- Yes. Last night, maybe while you were watching your Australian movie, I watched a video of 'The Battle For Berkeley'.**** Have you heard about it?
- The riots when Trump supporters came to U.C. Berkeley and tried to speak?
- Yes. In the tradition of Neo-Nazies marching in a Jewish neighborhood of New York, conservative speakers scheduled lectures in this place of student protest. Massive resistance from students and others forced cancellation. The conservatives complained, Didn't they too have a right to free speech? No they didn't, not there, answers Sunsara Taylor, veteran of the civil rights movement, co-founder of the "Refuse Fascism"***** organization. Can you guess her argument?
- As the trolley experiment fails to have moral application because it blanks out all individual characteristics of the people involved, so does an absolute application of any rule or law. Laws are only approximations. Unforeseen circumstances arise. More than one law or rule may apply in the same situation, leading to different resolutions. For example, the law does not allow us for the fun of it to cry 'fire!' in a crowded theater, with people trampled to death in the resulting panic. How'd I do?
- You're right on track. She says the right to free speech has never been absolute. She very properly observes that there is also a common law right of self-defense involved. What the conservatives propose, the substance of their speech, is a real danger to the people. Should you let someone come close to you who is already shouting far and wide you have no right to exist? Should you let him try to convince your neighbors or even your family to kill you? The rule of free speech, when free speech has already been widely exercised elsewhere, has no force when weighed against the imperative need for self defense. The application of common law right to self-defense may create a disruption of ordinary rules, demonstrations may disrupt free flow of traffic in a city center, but that too must be accepted by the same argument that in any particular situation different rules carry different weights.
- But how can we be sure we are not manipulating the argument for self-defense, claiming views are dangerous when they are not? Can't the conservatives claim liberal views are a danger to the their people? In fact aren't they now doing exactly this when they and our new president call the press the enemy of the people?
- We rely on our ability to define clearly what is dangerous.
- How? Not every situation is as obvious as shouting 'fire' in a crowded theater.
- In the case of the conservatives trying to speak in Berkeley we rely on our ability to define and identify fascism. Fascism, a ritual movement of a crowd, openly exhibits its ritual origins: it is both violent and convention bound. It is violent in its formation of the crowd identity, attacking outsiders who endanger the people, secretly infiltrating within; and rule bound and conventional, demanding mindless observance of the laws and mores that keep the crowd thus formed together. The same president who with fierce vulgarity incites his crowd to violence, calling on all to smash protesters in the face, this president says in justification, suddenly shy and afraid of open words, that the protesters 'made this gesture, you know, this rude thing, with a finger...' This same president who for fifty years has been breaking laws, promises, contracts, who's been continually cheating, assaulting, defrauding, wants to strictly enforce on others existing and new laws.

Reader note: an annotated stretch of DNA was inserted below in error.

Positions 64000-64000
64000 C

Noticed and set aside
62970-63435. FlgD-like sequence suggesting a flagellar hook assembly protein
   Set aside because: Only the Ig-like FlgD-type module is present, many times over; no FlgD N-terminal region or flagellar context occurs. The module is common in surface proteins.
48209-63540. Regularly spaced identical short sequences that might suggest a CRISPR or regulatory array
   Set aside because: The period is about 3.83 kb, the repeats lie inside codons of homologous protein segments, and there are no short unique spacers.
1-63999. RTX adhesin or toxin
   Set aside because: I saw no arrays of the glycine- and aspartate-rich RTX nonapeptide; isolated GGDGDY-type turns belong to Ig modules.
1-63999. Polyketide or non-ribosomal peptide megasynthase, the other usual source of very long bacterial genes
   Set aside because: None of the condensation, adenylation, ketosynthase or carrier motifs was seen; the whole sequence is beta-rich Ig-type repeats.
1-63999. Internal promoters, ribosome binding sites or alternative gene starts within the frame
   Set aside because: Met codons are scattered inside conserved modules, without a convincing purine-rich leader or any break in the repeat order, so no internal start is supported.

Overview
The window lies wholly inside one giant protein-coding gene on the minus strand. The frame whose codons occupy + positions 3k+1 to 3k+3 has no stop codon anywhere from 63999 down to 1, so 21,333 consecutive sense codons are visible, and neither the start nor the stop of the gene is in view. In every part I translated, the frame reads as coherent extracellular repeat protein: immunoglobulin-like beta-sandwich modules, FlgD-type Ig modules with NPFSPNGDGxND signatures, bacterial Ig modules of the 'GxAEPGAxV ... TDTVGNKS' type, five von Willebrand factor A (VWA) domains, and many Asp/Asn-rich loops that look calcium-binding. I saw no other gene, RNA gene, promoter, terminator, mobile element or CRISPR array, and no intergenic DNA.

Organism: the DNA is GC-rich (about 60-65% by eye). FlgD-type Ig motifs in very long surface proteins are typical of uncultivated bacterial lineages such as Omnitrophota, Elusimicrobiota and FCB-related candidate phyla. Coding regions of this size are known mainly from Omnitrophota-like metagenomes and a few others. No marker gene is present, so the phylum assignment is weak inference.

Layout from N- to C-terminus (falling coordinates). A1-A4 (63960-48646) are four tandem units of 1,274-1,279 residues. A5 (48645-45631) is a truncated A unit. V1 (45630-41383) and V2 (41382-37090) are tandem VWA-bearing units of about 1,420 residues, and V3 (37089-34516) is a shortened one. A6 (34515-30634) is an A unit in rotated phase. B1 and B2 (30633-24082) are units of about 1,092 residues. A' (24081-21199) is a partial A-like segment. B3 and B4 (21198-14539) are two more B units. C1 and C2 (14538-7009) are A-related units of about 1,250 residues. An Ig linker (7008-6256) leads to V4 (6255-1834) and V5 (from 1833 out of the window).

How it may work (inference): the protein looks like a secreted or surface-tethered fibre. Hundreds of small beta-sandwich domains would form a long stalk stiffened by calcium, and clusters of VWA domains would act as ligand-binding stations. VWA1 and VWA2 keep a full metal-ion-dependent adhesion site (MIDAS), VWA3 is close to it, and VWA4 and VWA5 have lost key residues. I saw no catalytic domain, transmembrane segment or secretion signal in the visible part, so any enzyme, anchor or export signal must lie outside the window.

- Instead of defining Fascism as a form of government, or a psychology, you say it has a distinctive signature in its relation to violence: in the same person, at different times, violence together with strict obedience to rules.******
- Yes. It is violence that creates and defines the crowd, conformity that unifies it. 
- Maybe we could say that the trolley experiment forces the decision maker into participation in a crowd: the five to be saved are the un-individualized participants in a ritual of exclusion, the one to be sacrificed is the strange and unknown foreigner.

Further Reading:
Conservatives & Totalitarians
Bird Song & Machine Talk
A Study Of The Influence Of Custom On The Moral Judgement
* The Narcissist
** After The Dark / The Philosophers, 2013
*** Lesser Evil Voting
**** The Battle For Berkeley
***** Refuse Fascism
****** Watch Yale University historian Timothy Snyder on the two phases of Fascism: Mass killings by nations happen in states with single party control and in states fallen into anarchy.